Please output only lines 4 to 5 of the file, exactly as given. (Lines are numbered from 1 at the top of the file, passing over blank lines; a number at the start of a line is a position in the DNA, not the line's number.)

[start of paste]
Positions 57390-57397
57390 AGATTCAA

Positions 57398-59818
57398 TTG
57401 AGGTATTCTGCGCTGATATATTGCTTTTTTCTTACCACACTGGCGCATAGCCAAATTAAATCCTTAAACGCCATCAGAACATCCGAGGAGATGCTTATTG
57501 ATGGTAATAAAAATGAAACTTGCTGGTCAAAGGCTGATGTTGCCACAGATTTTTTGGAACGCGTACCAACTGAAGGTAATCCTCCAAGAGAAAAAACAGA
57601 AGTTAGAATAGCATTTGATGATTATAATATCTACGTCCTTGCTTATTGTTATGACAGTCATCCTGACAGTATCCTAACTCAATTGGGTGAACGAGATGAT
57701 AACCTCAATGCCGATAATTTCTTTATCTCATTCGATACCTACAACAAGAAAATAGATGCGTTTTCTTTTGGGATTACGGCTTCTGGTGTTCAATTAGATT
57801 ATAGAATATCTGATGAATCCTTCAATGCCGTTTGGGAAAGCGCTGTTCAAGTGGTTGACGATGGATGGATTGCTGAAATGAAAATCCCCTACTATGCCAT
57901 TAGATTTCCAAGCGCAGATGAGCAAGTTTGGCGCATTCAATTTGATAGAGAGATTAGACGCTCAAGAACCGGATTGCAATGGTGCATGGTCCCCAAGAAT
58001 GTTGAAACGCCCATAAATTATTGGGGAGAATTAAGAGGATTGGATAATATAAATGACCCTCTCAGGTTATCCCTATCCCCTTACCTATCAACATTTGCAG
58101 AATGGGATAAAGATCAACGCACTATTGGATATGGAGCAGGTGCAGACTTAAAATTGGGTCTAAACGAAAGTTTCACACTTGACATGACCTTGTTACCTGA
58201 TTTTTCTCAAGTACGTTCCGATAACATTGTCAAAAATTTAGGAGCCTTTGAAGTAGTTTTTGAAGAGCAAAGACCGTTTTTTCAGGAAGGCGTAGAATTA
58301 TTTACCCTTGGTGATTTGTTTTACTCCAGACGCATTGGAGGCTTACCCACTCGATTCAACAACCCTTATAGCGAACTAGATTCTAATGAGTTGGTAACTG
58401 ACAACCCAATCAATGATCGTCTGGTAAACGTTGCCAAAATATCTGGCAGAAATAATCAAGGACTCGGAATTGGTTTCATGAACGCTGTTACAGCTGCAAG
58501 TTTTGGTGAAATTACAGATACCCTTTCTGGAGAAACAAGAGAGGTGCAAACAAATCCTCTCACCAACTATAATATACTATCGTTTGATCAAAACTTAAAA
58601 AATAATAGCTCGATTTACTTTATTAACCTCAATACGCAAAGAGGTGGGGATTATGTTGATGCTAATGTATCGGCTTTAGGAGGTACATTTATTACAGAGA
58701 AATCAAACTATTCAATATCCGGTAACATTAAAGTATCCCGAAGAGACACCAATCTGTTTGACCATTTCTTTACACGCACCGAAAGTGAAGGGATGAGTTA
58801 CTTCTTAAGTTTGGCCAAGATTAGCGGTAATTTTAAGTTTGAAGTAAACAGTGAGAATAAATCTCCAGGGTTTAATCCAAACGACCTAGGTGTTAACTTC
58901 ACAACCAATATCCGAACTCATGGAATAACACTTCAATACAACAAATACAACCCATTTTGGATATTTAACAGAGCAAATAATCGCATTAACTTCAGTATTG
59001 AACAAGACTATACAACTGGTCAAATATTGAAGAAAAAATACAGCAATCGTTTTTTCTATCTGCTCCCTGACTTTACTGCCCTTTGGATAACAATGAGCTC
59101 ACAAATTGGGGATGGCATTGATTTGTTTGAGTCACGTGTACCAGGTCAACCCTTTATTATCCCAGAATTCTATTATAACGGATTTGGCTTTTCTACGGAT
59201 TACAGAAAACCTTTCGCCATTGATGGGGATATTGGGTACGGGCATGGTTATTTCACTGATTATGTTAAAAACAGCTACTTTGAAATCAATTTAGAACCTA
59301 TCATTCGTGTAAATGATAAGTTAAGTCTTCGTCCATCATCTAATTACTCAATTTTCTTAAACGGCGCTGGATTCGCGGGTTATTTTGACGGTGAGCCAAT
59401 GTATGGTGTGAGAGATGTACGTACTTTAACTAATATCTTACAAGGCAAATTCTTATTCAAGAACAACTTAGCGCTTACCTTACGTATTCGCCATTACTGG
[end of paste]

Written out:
57398 TTG
57401 AGGTATTCTGCGCTGATATATTGCTTTTTTCTTACCACACTGGCGCATAGCCAAATTAAATCCTTAAACGCCATCAGAACATCCGAGGAGATGCTTATTG